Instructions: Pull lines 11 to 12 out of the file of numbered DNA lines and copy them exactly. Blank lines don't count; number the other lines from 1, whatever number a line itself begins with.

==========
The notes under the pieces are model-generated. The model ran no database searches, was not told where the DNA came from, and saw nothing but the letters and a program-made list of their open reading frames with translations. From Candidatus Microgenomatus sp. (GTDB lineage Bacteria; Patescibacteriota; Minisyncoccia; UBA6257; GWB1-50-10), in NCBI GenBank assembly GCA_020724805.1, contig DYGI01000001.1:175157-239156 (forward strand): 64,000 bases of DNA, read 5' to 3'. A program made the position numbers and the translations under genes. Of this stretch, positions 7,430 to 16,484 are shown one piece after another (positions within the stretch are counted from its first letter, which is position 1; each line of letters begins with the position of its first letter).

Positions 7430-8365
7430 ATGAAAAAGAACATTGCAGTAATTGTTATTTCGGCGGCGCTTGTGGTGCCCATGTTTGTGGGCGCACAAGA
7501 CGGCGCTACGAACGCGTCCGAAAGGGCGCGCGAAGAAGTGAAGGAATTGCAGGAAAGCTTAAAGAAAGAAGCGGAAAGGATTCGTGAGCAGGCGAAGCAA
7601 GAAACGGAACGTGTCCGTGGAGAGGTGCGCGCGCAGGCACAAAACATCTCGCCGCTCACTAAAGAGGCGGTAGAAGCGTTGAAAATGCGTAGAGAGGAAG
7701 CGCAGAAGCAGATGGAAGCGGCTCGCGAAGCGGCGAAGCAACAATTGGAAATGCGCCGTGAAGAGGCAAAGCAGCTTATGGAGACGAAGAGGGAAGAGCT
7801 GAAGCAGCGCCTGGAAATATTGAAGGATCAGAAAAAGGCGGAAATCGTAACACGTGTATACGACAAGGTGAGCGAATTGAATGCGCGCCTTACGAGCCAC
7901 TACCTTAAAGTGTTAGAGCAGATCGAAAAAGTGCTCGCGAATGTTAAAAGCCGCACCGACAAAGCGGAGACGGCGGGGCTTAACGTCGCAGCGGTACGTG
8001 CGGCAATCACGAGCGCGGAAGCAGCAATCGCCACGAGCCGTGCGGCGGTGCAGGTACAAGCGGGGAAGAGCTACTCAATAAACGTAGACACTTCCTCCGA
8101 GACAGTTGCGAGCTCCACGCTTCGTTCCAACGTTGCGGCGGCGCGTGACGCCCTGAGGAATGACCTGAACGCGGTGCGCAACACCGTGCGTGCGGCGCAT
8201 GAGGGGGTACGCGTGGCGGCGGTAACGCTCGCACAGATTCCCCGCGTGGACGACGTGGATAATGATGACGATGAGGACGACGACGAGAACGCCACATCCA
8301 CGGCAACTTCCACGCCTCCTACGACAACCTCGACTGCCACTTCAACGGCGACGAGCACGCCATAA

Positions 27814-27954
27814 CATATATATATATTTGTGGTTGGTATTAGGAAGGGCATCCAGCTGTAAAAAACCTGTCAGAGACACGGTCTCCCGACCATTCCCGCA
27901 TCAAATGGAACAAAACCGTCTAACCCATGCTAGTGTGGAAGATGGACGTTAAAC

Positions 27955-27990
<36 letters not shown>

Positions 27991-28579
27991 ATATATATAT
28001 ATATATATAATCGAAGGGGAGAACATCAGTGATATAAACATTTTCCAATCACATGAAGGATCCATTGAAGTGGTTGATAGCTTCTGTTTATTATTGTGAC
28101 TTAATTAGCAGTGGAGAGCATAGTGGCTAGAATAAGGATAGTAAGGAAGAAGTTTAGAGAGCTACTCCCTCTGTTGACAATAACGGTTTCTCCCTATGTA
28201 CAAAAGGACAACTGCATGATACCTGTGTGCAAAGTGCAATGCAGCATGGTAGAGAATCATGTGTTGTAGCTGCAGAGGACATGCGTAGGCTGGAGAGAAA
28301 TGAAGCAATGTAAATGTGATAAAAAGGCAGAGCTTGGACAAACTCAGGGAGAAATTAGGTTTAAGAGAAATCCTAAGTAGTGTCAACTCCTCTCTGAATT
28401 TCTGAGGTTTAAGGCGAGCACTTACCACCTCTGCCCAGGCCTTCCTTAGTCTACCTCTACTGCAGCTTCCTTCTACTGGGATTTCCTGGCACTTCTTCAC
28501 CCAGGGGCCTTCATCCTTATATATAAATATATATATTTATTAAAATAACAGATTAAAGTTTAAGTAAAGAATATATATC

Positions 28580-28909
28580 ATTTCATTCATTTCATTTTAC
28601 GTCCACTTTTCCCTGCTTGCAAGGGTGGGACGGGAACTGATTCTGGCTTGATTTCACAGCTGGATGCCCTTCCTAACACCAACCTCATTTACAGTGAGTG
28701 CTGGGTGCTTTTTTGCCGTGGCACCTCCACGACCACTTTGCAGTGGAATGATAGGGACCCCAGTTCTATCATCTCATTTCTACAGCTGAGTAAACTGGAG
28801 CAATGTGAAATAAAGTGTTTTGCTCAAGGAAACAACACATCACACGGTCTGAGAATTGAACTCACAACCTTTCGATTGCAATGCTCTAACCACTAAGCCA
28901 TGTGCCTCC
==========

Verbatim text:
8201 GAGGGGGTACGCGTGGCGGCGGTAACGCTCGCACAGATTCCCCGCGTGGACGACGTGGATAATGATGACGATGAGGACGACGACGAGAACGCCACATCCA
8301 CGGCAACTTCCACGCCTCCTACGACAACCTCGACTGCCACTTCAACGGCGACGAGCACGCCATAA